On Sunday morning’s This Week, senior Obama campaign advisor Robert Gibbs and Romney senior advisor Kevin Madden sparred over Mitt Romney‘s inauspicious London trip, and while Gibbs’ remark that Romney “embarrassed himself” is getting all the attention, it was Madden’s failed attempt to explain what Mitt Romney would do differently regarding Israel that was the real revelation. Asked by This Week fill-in host Matthew Dowd for some “substantive policy differences,” Madden could only muster a vague word salad.
One of the great risks of Mitt Romney’s trip abroad is that it highlights an area where President Obama has a nearly untouchable lead on the former Massachusetts Governor. As Gibbs pointed out, the results of Romney’s London rollout have done nothing to inspire confidence. “…to go overseas,” Gibbs said, “stand in the country of our strongest ally, and on Olympics that they’ve been preparing for years for, and question whether or not they’re ready does make you wonder whether or not he’s ready to be commander-in-chief.”
Dowd then, for some reason, made the point that “that was the beginning of the trip,” adding, right on cue, that “he’s having an end of his trip, where he’s in Israel today.”
Gibbs moved in for the kill, telling Dowd “Let’s hope the do-over goes better than the initial audition, because like I said, let’s be honest, Matthew. If you can’t handle smiling and talking about the Olympics,” and adding, over Madden’s protests, that he “thought it was embarrassing for our country.”
Dowd segued to Israel, telling Madden that “many have wondered if there’s really a huge distinction between the two candidates’ foreign policy, real substantive distinction. I know by words the governor has said that President Obama shouldn’t have said this or shouldn’t have done this, but real, substantive policy differences, especially on Israel,” and asking him “Is there a real difference substantively?”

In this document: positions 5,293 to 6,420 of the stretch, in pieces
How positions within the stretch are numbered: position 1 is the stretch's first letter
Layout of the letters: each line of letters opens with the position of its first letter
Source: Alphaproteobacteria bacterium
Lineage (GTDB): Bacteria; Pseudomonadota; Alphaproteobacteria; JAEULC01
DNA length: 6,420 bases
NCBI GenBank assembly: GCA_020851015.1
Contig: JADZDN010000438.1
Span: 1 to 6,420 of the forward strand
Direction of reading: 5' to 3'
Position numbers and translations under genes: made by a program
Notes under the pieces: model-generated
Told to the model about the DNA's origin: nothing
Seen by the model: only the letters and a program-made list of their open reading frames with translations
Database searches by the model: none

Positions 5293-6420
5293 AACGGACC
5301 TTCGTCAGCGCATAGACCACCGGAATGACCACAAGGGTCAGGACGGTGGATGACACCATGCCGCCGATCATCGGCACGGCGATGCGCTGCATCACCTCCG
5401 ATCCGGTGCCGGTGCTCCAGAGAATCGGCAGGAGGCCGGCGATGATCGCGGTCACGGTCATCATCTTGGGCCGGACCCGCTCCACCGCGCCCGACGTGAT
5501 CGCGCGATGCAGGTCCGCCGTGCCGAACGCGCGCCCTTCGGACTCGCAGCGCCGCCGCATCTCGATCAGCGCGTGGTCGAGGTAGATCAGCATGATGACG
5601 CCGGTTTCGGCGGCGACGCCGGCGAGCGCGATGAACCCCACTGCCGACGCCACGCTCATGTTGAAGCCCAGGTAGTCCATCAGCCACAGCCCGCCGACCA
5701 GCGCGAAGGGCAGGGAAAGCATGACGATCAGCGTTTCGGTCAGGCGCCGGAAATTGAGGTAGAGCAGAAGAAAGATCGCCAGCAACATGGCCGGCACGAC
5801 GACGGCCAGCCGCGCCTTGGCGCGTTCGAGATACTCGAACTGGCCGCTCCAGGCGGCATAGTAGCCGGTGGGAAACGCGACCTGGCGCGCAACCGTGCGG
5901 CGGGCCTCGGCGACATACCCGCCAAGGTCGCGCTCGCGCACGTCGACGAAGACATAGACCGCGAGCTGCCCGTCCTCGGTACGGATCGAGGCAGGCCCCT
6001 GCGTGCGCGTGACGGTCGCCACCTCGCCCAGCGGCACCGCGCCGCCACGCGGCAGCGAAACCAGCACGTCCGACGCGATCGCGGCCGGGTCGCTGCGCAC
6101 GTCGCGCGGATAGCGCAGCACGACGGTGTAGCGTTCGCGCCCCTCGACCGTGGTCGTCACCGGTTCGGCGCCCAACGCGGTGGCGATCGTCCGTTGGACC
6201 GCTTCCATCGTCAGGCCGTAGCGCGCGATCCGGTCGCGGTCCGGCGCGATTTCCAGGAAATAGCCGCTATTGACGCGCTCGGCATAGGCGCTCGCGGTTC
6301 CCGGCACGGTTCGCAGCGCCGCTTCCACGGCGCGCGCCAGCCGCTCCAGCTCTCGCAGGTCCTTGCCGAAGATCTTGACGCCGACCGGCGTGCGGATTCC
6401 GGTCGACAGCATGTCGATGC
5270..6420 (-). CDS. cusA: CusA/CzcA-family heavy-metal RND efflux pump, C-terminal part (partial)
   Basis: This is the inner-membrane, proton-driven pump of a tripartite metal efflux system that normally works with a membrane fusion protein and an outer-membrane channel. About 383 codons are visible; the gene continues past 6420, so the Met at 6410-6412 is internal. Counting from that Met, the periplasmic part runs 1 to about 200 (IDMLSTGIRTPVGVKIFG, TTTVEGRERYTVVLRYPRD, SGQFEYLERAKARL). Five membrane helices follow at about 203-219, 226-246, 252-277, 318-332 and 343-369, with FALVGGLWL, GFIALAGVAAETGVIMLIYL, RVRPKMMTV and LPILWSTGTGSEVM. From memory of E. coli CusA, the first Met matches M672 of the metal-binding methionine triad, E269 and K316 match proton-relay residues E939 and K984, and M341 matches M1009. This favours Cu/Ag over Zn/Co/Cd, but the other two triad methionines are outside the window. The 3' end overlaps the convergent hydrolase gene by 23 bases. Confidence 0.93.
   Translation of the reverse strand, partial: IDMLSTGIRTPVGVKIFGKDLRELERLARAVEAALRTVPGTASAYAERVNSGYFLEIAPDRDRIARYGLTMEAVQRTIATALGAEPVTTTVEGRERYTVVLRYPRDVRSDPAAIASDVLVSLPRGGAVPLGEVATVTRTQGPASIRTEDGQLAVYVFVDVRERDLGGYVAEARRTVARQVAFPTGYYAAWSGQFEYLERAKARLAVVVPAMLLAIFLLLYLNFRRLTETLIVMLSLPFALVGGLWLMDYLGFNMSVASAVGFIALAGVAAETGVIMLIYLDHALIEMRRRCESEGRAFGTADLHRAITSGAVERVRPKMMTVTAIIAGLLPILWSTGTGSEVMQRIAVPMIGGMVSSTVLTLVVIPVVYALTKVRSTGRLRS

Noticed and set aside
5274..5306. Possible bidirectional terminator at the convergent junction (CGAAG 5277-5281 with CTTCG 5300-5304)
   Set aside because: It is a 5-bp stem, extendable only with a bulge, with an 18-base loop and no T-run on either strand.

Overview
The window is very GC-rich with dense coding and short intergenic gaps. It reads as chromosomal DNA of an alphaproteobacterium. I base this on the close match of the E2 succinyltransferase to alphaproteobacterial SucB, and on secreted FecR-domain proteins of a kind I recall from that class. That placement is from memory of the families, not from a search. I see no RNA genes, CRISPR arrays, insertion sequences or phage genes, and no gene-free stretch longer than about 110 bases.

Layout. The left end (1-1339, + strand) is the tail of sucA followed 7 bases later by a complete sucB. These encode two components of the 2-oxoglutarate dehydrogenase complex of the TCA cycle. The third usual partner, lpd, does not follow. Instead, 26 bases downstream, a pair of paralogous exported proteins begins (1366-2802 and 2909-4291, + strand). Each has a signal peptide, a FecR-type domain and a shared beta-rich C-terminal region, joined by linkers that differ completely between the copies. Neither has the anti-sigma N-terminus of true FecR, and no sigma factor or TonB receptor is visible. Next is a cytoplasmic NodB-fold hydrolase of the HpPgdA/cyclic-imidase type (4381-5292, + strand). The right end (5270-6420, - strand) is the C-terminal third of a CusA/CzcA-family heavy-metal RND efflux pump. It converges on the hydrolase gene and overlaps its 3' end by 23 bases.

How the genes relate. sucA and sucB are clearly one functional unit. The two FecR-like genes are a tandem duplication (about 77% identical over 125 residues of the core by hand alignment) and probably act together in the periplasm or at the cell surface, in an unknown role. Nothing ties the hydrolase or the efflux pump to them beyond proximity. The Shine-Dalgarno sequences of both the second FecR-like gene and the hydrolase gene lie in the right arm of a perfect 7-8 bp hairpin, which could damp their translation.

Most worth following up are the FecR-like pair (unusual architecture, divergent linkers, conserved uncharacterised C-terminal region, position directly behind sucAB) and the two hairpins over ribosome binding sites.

Romney’s foreign policy message, like the Republican Party’s, has mainly consisted of taking whatever President Obama has done, and saying he should have done it sooner, or faster, or slower, or more chocolaty, or less fillingly, but with very little information about what they would do differently. Madden’s response contained more of the same, but with the redundant recurring theme that Romney was in Israel to make a strong statement, and send a strong message that he isn’t just sending strong messages now, but will continue to send strong messages as president. That message is that we share values of “freedom and democracy.”
Lest you think I’m being unkind, watch the clip, and see if you can glean a single “substantive policy difference” in what Madden said. The right loves to bag on Obama over Iran, but they don’t seem to be taking President Obama up on his dare to say they support going to war with Iran.
Dowd then tried to change the subject without giving Gibbs the chance to respond, but Gibbs wasn’t having it, reminding Dowd and Madden of the President’s trip to Israel as a candidate, and referencing the Iron Dome defense system, for which the President has just approved $70 million in additional funding (timed for the weekend of Romney’s Israel speech, it should be subtly noted).
As a matter of fact, the Romney campaign may have given Team Obama a huge opening on Israel. In another ABC News interview on Sunday, Romney advisor Dan Senor said “”If Israel has to take action on its own, in order to stop Iran from developing that capability the governor would respect that decision.”
Since Israel has such a strong ally in the United States, and an ally, in President Obama, who “will not hesitate to use force,” what does “respecting their decision” mean? The Obama campaign, and the press, should be asking Romney if his policy still includes “checking with the lawyers.” I’d call that a substantive policy difference.
Here’s the clip, from ABC News’ This Week:
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